Imagine a language that came into being as a result of an influx of Persians, Turks and in 1724, the Mughals and the Kayasthas coming to Hyderabad, that’s precisely what Dakhani is — the sound of two cultures merging. As Biklees I Latif writes in Forgotten, “This interaction and mingling amongst those of different regions and lands also led to the emergence of a beautiful language, Urdu, with its colourful locally spoken Hyderabadi Urdu or ‘Dakhni Boli’ which often includes an element of humour at one’s own expense.”

And this “humour at one’s expense” is a part of the Hyderabadi ethos, claims Pemmaraju. “(Making fun of oneself)... was encouraged, it was also a way to kind of lighten the burdens of life,” he says.

The lines by popular satirist Ghouse Mohiuddin Ahmed, popularly known as ‘Khamakha’ (good for nothing), encompass the defining aspect of Hyderabad’s culture. Delivered with a straight face; the lines hold, within themselves, a wisdom on how to deal with the curve balls that life throws. In Hyderabad, humour, satire lace the mundane — cheery spirits reign supreme even in the face of the biggest tragedies.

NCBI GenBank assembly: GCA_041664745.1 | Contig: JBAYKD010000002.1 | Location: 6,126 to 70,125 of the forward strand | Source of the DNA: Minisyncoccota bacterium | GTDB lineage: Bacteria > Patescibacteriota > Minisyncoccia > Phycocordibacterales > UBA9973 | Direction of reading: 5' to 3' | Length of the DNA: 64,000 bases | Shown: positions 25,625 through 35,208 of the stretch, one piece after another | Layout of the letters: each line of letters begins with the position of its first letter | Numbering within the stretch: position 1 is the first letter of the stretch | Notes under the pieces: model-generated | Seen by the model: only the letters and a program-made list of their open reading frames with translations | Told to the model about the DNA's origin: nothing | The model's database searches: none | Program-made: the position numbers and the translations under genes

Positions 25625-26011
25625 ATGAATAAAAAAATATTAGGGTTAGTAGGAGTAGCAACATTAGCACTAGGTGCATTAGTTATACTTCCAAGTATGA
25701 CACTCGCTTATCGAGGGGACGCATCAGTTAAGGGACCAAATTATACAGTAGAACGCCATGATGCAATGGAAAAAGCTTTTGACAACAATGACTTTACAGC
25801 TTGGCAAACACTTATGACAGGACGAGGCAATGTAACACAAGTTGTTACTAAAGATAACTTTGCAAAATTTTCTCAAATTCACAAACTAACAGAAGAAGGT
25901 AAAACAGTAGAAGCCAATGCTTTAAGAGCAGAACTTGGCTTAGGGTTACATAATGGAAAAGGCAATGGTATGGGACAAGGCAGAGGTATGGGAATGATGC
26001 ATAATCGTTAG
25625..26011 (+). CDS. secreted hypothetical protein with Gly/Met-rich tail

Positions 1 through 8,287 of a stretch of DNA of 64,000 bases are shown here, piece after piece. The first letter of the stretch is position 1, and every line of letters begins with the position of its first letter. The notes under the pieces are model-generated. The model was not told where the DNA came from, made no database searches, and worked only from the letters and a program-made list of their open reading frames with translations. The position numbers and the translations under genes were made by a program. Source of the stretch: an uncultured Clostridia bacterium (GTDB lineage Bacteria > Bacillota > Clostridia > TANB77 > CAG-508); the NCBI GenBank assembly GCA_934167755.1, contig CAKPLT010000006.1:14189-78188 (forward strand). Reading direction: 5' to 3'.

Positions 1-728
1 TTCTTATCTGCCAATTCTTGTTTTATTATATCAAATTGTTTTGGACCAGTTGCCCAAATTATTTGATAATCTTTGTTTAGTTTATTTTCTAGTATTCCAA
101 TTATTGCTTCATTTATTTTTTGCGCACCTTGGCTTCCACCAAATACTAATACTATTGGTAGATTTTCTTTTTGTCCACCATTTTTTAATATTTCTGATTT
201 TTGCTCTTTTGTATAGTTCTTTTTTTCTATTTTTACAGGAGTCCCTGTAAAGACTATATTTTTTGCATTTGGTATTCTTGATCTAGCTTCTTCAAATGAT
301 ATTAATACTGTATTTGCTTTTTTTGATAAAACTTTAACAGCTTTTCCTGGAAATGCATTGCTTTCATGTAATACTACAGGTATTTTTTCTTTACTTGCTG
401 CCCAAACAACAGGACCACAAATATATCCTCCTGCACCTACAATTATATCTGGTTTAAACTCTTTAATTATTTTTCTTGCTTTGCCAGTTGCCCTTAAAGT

Dakhani performance poetry began to be formalised in the late 1940s. And the first poets of this genre emerged during that time. Towards the 1960s, it took a little more life through the literary organisation — Zinda Dilan-e-Hyderabad — which was quite passionate in promoting humour, satire and poetry and the first mushaira was held in 1966.

- Illustrations: Satwik Gade

Staying true to the genre of satire, Dakhani performance poets have used words to challenge and critique existing norms, turning the mirror on abhorrent practices. Sarvar ‘Danda’, a hugely popular Hyderabad poet during the 1960s often poked fun at the establishment. Dakhani poets engaged with issues of class, caste, gender and religion. Danda’s mushairas were derived from his own social context — which wasn’t aristocratic. According to Syed Akbar Hyder, Urdu scholar, Dakhani voices disrupted the ‘elite’ progressive writers movement by consciously celebrating Dakhani Urdu, which was considered obscene/vulgar by those from the north of the Vindhyas.